He told me: To use intravenously is to enter into a sub-culture within a sub-culture – a schismatic territory shunned and derided by the sniffers and snorters, the pill-poppers and puffers, the chasers and the casual dabblers. This is narcotic fundamentalism and the stakes are raised and the body-count increases and its intensity scares them.

He wrote: I never thought that I’d go this far, nobody ever does. And even when you’ve finally got that needle in your arm there’s always someplace worse that you could be sticking it and you think to yourself: ‘Well, at least I’m not that bad!’ Even with IV use a certain form of stratification still exists, a snobbery that separates the better-offs from the worse-offs, the fucked-up from the completely fucked-up. It elevates those who fix in their hands and arms above those who fix in their legs and feet; those who fix in their legs and feet above those who fix in their groins and, finally, those who fix in their groins above those who fix in their necks. The body is carved up into a series of upmarket, downmarket and somewhere-in-between zones; your track marks become not just a signifier of addiction but, according to where they are, also of your addict caste and status – of how you’re fairing in the game. In my own spiral of downward mobility I mined and exhausted my arms, my hands, my feet, my legs, and my groin. All my veins had vanished, my body had evaporated and I hobbled about because my feet were bloated with abscesses. I would be dead soon, my gravestone epitaph would read: ‘He never fixed in his neck’.

He wrote: The suicide attempt failed. I didn’t bungle it or change my mind and it wasn’t one of those feigned-attempts-as-cry-for-help stunts. What happened was this: I left home and booked into a non-descript, out of the way, two-star B&B. I went out and bought a sizable quantity of Heroin, a chunk of Hash, some porn, a tracksuit and some trainers – the last tokens of pleasure and comfort that, as a condemned man, I felt tradition-bound to grant myself. I planned to have one final chemical fling and then overdose myself on the last of the Heroin. I was two days into it and boiled as a owl when the hotel management figured out what this hungry ghost in Room 28 was up to and called in the police. I was arrested and searched. They found my passport, radioed my details through and made the connection: MISSING PERSON; POTENTIAL SUICIDE RISK. I was registered at my parent’s home so they took me there – from there I went straight to rehab. It all happened so quick. I was on the verge of completing the process of disappearing and the next thing I know: PHOOOM! The flash went on a camera held by a nurse, whose name/face I cannot remember on the morning of my arrival at Pierpoint House Rehabilitation Centre – I reappeared.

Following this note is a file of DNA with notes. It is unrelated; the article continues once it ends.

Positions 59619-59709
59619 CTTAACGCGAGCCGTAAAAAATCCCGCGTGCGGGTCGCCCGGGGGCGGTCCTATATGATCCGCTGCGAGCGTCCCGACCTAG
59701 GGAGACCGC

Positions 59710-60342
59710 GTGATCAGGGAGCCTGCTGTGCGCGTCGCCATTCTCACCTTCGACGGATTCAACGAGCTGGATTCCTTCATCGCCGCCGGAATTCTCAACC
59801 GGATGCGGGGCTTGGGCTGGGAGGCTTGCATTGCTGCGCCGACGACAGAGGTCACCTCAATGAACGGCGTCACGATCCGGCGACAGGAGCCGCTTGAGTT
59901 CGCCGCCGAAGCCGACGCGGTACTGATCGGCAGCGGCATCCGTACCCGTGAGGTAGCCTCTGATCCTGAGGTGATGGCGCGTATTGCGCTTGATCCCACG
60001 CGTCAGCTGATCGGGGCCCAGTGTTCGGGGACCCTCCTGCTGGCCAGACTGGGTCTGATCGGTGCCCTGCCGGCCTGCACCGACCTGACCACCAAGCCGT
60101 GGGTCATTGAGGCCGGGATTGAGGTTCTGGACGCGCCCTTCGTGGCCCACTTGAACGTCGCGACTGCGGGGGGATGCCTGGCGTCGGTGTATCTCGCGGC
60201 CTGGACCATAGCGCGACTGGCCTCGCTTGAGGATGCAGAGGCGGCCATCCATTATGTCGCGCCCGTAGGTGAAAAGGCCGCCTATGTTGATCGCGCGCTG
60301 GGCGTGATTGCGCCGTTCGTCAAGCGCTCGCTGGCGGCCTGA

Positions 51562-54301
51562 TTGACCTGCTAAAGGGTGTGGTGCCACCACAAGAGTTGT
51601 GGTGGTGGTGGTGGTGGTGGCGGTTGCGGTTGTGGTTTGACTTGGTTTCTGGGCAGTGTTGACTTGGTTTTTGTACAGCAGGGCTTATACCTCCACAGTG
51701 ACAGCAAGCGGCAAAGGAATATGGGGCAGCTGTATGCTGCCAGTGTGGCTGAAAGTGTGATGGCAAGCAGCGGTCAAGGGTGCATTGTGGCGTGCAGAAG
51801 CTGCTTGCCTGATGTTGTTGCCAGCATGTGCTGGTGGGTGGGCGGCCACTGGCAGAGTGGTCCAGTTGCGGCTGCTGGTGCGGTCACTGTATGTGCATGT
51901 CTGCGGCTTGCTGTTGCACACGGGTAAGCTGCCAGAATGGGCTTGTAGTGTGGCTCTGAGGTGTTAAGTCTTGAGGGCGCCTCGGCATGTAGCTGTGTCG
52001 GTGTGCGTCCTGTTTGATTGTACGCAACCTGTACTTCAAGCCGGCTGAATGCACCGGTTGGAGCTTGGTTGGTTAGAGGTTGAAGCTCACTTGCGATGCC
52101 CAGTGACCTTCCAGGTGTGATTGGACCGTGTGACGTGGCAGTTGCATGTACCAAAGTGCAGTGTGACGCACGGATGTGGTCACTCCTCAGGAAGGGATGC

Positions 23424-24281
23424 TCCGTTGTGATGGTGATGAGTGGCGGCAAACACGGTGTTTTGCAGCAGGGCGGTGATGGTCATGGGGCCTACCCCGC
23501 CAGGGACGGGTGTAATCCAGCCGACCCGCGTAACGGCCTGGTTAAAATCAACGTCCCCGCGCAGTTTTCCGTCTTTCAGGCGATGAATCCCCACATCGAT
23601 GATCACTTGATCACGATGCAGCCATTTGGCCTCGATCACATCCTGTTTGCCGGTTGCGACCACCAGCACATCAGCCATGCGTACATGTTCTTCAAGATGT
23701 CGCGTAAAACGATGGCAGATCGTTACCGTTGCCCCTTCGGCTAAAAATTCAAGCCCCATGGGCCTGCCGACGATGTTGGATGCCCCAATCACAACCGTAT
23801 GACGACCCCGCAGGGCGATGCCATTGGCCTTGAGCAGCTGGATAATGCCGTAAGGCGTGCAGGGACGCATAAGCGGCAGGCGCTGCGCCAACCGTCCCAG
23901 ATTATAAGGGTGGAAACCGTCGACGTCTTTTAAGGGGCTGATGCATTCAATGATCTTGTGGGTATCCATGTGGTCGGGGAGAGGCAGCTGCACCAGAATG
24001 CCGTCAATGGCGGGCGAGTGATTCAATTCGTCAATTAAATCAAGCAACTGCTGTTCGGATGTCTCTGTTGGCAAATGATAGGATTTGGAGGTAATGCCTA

He told me that in this Polaroid, or rather in the memory of this image, he now saw himself re-emerge from a state of nothingness into something that was once again verifiable.

He said that the answer was there all along – in the rapid materialisation of colour, form and then a person, him, within the framed void of the Polaroid, but that until he linked it with these other images of himself he’d never been able to grasp the relationship between addiction and photography. He told me that when people ask him about his addiction, about his disappearance, he still finds it hard to articulate what happened, or to order it or to explain it; all he can do is to tell them about the images. He told me that for some people photographs speak of death and loss and he understood this, but for him they could now only ever speak tenderly of life. Finally, he told me of other images that he has since added to this narrative, the ones taken since 1996, the ones that he says both confirm and consolidate his existence and the ones that tell a much different story than that of addiction and disappearance but which will, for him, forever echo it: in his hat and gown on his graduation day; with his father at his fiftieth birthday party; eating Sauerkraut with friends at a German restaurant somewhere in Spain – Marbella, he thinks, or possibly Fuengirola?